LAB Research, a Canadian company that provides preclinical contract research services to the pharmaceutical, biotechnology, agrochemical and petrochemical industries, has reached a settlement with its former parent Akela Pharma in a dispute over toxicology studies conducted with the latter’s lead compound, Fentanyl TAIFUN.

Under the terms of the settlement agreement, LAB Research and its insurer have paid out $2 million to settle all outstanding claims in the litigation initiated by Akela Pharma in October 2008. LAB Research has also issued to Akela 500,000 warrants with a strike price of $0.50 and an expiry date of 31 December 2010. The CRO has included an extraordinary charge, net of the insurer’s contribution, in its 2008 results to cover the settlement costs.

The settlement does not constitute any admission of liability for the disputed studies, LAB Research noted. The litigation arose from inhalation toxicology studies conducted by LAB Research Hungary with Fentanyl TAIFUN, a fast-acting treatment for breakthrough cancer pain, and rejected by the US Food and Drug Administration in January 2008 due to Good Laboratory Practice (GLP) deficiencies.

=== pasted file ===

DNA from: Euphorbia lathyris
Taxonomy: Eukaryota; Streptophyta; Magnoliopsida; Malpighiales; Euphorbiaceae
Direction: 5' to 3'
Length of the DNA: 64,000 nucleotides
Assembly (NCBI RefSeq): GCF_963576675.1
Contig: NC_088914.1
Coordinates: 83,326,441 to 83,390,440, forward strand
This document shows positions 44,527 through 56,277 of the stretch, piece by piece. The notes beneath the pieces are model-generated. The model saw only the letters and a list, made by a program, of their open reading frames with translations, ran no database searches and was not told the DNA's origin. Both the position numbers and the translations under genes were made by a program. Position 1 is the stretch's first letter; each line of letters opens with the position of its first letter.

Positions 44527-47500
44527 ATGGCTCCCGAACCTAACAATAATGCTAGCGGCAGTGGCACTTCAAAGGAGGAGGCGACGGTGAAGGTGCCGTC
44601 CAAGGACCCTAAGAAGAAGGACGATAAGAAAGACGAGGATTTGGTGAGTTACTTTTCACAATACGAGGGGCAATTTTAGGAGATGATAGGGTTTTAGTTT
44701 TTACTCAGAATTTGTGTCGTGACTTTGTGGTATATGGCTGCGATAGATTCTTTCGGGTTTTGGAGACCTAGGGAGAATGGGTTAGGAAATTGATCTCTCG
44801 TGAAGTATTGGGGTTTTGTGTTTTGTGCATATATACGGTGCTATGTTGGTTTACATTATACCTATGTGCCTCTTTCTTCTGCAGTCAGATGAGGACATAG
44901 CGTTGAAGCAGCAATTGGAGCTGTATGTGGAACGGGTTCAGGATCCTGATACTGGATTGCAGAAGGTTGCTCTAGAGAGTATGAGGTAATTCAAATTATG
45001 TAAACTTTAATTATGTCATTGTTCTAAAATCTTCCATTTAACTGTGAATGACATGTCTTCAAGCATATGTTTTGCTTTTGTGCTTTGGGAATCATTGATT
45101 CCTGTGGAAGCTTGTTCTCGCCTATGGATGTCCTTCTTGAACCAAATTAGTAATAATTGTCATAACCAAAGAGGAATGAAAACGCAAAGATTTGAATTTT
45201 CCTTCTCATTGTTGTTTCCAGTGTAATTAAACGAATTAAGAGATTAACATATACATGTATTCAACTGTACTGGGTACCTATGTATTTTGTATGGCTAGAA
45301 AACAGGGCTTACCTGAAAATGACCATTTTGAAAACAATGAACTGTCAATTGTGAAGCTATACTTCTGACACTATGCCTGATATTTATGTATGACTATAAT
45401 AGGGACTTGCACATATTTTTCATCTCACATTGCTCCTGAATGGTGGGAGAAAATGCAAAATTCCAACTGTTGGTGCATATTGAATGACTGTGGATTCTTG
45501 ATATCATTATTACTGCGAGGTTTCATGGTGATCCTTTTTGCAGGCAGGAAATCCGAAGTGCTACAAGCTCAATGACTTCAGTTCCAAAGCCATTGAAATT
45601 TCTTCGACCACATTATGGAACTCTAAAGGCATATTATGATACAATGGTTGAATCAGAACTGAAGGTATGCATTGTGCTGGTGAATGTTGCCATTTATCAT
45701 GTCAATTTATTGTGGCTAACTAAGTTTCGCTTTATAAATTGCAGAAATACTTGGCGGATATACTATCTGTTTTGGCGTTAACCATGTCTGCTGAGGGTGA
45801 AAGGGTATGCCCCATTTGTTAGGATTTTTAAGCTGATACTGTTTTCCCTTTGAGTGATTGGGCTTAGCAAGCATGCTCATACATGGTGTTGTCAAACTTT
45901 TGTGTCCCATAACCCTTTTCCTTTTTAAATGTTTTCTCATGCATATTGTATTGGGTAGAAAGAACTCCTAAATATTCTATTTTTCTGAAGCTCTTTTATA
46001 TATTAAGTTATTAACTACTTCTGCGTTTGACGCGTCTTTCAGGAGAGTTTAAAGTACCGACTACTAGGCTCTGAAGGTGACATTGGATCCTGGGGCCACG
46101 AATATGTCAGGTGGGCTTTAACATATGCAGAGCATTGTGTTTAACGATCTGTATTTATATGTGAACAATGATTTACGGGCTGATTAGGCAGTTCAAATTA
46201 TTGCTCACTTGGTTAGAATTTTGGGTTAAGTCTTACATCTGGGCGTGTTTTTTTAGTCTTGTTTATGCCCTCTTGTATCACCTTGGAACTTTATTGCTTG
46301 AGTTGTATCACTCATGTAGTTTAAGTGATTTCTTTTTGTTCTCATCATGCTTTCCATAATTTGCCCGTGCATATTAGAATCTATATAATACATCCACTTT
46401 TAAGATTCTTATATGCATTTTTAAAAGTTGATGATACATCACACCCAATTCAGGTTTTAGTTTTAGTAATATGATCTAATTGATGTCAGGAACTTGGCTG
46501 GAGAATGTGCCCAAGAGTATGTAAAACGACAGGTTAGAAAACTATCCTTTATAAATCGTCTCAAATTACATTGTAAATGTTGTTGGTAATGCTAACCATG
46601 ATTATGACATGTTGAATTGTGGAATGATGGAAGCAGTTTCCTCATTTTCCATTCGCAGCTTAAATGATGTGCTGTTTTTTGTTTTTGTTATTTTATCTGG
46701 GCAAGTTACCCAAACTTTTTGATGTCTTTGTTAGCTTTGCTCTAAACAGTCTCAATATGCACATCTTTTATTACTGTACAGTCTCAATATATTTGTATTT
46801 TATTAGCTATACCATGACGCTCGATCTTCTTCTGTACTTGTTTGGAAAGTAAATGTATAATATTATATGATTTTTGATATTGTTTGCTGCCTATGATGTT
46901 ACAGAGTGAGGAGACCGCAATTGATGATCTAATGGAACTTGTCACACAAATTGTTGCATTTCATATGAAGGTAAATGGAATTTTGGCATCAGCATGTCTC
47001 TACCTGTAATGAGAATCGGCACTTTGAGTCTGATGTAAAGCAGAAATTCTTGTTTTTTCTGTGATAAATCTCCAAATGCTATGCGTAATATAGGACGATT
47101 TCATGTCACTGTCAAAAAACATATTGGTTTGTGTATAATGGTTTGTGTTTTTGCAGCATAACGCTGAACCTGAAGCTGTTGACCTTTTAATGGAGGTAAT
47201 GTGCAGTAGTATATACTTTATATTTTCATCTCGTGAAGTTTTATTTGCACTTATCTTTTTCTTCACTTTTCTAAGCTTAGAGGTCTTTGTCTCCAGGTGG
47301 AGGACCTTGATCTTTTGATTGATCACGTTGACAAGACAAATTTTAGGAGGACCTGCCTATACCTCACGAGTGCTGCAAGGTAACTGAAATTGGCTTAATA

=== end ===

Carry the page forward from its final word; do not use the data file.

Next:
According to LAB Research, these deficiencies had been highlighted and addressed by the Hungarian unit in its final GLP report to Akela. The CRO also argued that the deficiencies should not alter the results of the toxicology studies. Nonetheless, in February 2008 LAB Research received a claim from Akela seeking cost recovery for the studies to the tune of $4.2 million and reserving the right to demand further damages.

Last June, LAB Research said it had received a revised demand letter from Akela re-affirming the latter’s intention to initiate legal proceedings against LAB Research Hungary over the rejected toxicology studies. AS well as reimbursement for the costs of the studies, which came to €2.74 million, Akela wanted payment for the costs of repeating the studies (estimated at US$5 million) and damages amounting to US$20 million for licensing fees that the company said it would have received from a potential partner.

Akela was also looking for damages associated with reduced market capitalisation and loss of rights under existing licences. At the time, LAB Research said it would vigorously contest any ensuing claims, adding that over the past year it had “proposed a series of initiatives aimed at addressing the highlighted deviations, which have to date all been rejected by the Client”.

LAB Research also contended that, under a contract signed with Akela at the time of the initial public offering that spun the CRO out from its former parent in August 2006, LAB Research could not be held liable for any incidental, indirect or consequential damages sustained by Akela; that the CRO’s liability was limited to the amount received for the toxicology studies; and that, even in the case of gross negligence, the liability could not exceed two times the amount paid for the work.